Posts Tagged ‘lawn maintenance’

Lawn Tractor Zero-Turn Comparison: Productivity of $13-14,000 Mowers

Wednesday, January 13th, 2016
Exmark Lazer Z X-Series

A commercial zero-turn rider not only gets mowing done faster, it delivers aa better quality of cut.

For mowers in the $13-14,000 price range, the productivity gap grows significantly when comparing lawn tractors and zero-turn mowers. Productivity for zero-turn mowers nearly doubles, from 3.87 to 6.68 acres per hour, and increases from 3.14 to 4.11 acres per hour for lawn tractors.

The productivity gap between the ZTR and the lawn tractor is nearly 1.45 acres per hour for 60-inch cutting width machines (the widest deck offered on the X739 lawn tractor used for comparison). When you bump up to a 72-inch cutting deck on the Lazer Z X-Series zero-turn mower, the productivity gap further increases to 2.57 acres per hour!

A homeowner with a 72-inch Lazer Z X-Series ZTR could mow five acres in less than 45 minutes. The lawn tractor example would mow the same area in about one hour and nine minutes, saving the homeowner on the Exmark zero-turn mower nearly half an hour in mowing time.

Maneuverability: Mow More; Trim Less

Exmark Lazer Z DS-Series zero-turn riding mower

A zero-turn rider can quickly mow around landscaping thanks to its enhanced maneuverability.

Raw productivity is one thing, but when you add in landscaping, lawn furniture and kids’ areas, the maneuverability of a mower quickly becomes an important component of real-time productivity. As a result, maneuverability is one big reason more landscape pros choose zero-turn mowers. A ZTR isn’t just able to mow more quickly in a straight line, it can also mow closer to landscaping with greater control thanks to its ability to turn-on-a-dime. You’ll finish mowing quicker and reduce the time spent completing trim work – a true win-win situation.

As you move above $10,000-11,000, lawn tractors begin to offer maneuverability-enhancing features, such as four-wheel steering and/or four-wheel drive. But even with those features, the maneuverability still does not compare to the performance of a true commercial zero-turn mower.

Dig Deeper at

  • Learn more about the advantages of Exmark zero-turn lawn mowers.
  • Learn more about how to determine mower productivity.

*Productivity rating in gross acres per hour is based on the published specifications for each product. Actual performance may vary from specified performance based on conditions.
Formula for calculating acres per hour at 80% efficiency: (MPH x width of cut in inches)/124

When to Stop Mowing Your Lawn for the Season

Thursday, September 17th, 2015

In most parts of the country, turf grass growth slows to a crawl as the temperatures cool in the fall. A common question from our customers is when to stop mowing their lawn for the season.

As you might imagine, there’s really not one date where you can say “it’s time to stop”. That said, with a little knowledge of what to look for, it can be a relatively easy question to answer for yourself.

What to Look For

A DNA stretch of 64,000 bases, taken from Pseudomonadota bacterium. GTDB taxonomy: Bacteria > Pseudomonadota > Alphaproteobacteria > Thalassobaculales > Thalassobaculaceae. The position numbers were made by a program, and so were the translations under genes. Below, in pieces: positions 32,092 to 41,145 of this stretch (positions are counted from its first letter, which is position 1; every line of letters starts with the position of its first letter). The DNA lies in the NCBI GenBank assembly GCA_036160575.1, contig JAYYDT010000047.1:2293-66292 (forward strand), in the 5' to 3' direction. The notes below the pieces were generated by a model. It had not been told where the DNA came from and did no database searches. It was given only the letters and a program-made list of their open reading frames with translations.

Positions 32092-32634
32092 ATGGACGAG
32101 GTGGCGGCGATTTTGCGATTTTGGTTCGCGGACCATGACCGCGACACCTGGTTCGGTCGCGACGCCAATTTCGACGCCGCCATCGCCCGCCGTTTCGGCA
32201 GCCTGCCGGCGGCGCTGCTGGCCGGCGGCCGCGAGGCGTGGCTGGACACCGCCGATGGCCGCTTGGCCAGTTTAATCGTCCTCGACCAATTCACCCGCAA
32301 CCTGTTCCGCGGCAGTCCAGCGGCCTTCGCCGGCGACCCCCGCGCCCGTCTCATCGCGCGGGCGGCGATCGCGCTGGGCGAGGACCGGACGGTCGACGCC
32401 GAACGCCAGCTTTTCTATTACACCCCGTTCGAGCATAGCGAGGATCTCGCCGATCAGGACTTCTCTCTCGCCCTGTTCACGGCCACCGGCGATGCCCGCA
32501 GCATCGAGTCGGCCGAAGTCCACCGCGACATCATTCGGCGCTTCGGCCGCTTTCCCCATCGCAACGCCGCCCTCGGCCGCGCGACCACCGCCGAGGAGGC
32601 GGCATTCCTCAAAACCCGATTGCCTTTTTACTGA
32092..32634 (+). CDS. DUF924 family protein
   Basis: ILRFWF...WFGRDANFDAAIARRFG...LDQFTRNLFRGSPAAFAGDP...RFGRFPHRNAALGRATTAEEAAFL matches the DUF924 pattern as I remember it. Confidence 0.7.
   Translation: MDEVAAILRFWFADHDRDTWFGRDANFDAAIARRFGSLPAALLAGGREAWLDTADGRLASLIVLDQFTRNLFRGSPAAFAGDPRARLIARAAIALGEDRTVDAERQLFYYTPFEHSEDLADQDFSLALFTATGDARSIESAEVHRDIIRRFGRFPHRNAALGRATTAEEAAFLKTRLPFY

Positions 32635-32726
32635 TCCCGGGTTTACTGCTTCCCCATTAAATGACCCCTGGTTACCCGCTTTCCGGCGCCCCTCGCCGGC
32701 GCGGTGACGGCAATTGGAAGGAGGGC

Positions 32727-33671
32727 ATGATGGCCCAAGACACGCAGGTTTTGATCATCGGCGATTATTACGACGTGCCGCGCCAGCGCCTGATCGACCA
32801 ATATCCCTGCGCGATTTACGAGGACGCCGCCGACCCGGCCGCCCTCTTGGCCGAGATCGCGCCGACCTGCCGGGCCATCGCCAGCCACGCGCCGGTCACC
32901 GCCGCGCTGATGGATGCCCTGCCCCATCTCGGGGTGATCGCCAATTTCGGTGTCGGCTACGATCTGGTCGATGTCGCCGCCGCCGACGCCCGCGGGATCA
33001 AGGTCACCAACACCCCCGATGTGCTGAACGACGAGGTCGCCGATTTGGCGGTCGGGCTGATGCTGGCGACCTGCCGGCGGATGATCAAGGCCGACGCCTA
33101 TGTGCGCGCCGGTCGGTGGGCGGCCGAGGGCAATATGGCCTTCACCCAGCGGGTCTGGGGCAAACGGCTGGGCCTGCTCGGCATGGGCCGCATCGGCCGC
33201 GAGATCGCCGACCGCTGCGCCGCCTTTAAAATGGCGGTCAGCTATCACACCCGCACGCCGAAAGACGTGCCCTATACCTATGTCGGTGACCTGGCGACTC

As with many lawn-related questions, the answer to when you should stop mowing is rooted in your geography and the prevailing weather pattern your area is experiencing.

Aeration -- when to stop mowing

Aeration in the fall helps reduce soil compaction and encourages root growth of cool-season turf types.

According to research published by Cornell University, top-growth (growth above ground) of the lawn slows to a virtual standstill after about 10 days with average daily temperatures below 50 degrees F. At this point, the turf grasses will focus on root growth until the ground freezes.¹

You’ve likely notice the decrease in your lawn’s growth as cooler fall temperatures settle in. By keeping tabs on your local weather, you’ll be able to determine when your daily average temperature goes below 50 degrees F.

Though mowing frequency may decrease significantly, folks who live in warmer parts of the country may end up continuing to mow throughout the year, if simply to keep the lawn looking well-kept. That said, those of us in the upper two-thirds of the country will inevitably end up putting the mower away for a few months.

Cooler Temps = Less Frequency & Lower Cutting Height

when to stop mowing lawn

The annual growth cycle of cool-season grasses. Source: Cornell University

As temperatures drop and your mowing frequency decreases, you’ll want to finish the transition to the low-end of the cutting height window for your turf grass type. This prepares the lawn for winter by reducing its exposure above ground and encouraging the active root growth that takes place in cooler temperatures.

According to the Iowa State University Extension, you should cut your lawn to 2-2.5 inches for Kentucky bluegrass or tall fescue, and 1.5-2 inches for perennial ryegrass or creeping red fescue.²

Fall is a Good Time to Fertilize

Fall dethatching -- when to stop mowing

Early-fall is also a good time to perform dethatching on cool-season grasses.

As you transition your cutting height to the lower end of your cut height window, you might also want to consider fertilizing your lawn. This supports the active root growth that’s taking place and fortifies your lawn so it stays healthy through the winter and greens up quickly next spring.

If you still have questions about when to stop mowing, or how to prepare your lawn for winter, contact your local Extension agency or a local landscape professional. Both can be valuable references as you work towards a more beautiful lawn.

Citations and References:

  • ¹ “How Grass Grows“, Cornell University. Cornell University, n.d. Web. 31 Aug 2015